No TrumpsπŸ‘±‍♂️ Newsbites
3 GOP senators who decried 'woke' corporate America's response to Georgia voting laws say they'll keep taking PAC money
  • Some GOP senators slammed "woke" corporate America for speaking out against Georgia's voting laws.
  • But three of these lawmakers told Forbes they still planned to accept money from corporate PACs.
  • "I don't think anyone's contribution guarantees I'm supportive of them," Sen. Marco Rubio said.
These include Florida Sens. Marco Rubio and Rick Scott, and Texas Sen. John Cornyn, Forbes reported.

... Some Republicans, including Texas Sen. Ted Cruz and Missouri Sen. Josh Hawley, have since said they would boycott corporate donations, egged on by former President Donald Trump.

But others who criticized these companies appear happy to accept corporate money.
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MSNBC's Stephanie Ruhle tears into West Virginia's governor for signing an anti-trans bill: 'Why would you make this a priority?'
  • SNBC's Stephanie Ruhle skewered West Virginia's governor over an anti-trans bill he signed.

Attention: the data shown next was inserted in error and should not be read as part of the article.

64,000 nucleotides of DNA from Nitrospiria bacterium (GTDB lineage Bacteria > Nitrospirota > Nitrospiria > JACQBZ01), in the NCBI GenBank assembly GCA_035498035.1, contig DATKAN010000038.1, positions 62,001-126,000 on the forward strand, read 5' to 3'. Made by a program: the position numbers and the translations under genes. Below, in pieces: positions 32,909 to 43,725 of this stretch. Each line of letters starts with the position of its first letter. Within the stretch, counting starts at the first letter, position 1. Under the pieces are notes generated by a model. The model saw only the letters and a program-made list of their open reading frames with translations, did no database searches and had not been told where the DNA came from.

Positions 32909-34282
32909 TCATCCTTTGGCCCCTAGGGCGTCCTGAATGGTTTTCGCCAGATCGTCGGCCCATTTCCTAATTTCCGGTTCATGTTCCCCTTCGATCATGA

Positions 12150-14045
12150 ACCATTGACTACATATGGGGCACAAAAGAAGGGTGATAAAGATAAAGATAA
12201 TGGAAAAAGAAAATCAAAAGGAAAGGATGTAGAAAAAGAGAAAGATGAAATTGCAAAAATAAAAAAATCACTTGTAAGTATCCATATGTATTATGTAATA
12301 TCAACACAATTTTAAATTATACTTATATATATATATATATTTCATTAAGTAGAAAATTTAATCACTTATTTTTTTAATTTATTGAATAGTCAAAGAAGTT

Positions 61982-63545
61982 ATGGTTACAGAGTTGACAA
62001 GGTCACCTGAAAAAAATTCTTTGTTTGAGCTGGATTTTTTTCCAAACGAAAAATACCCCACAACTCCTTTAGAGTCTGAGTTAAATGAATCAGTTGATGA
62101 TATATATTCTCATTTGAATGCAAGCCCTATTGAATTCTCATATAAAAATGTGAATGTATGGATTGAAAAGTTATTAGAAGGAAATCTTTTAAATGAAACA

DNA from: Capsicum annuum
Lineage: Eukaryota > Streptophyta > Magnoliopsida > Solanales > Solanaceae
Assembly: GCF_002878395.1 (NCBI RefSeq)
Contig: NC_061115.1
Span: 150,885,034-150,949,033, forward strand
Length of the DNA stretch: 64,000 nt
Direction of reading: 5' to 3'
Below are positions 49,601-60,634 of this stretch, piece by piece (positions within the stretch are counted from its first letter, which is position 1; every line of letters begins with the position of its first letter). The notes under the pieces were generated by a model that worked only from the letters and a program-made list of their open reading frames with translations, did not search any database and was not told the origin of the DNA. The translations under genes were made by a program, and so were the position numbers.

• Gov. Jim Justice couldn't provide evidence of trans women gaining unfair advantages in sports.
  • "If you cannot name one single example for me of a child doing this, why would you make this a priority?" she asked.
West Virginia Gov. Jim Justice struggled to come up with a single example of a transgender athlete gaining an unfair advantage in sports while being grilled Friday by MSNBC's Stephanie Ruhle over why he signed a bill targeting transgender athletes.

"Can you name one example of a transgender child trying to gain an unfair competitive advantage at a school there in West Virginia?" Ruhle asked Justice.

"Well, Stephanie, I don't have that experience exactly to myself right now —," Justice replied.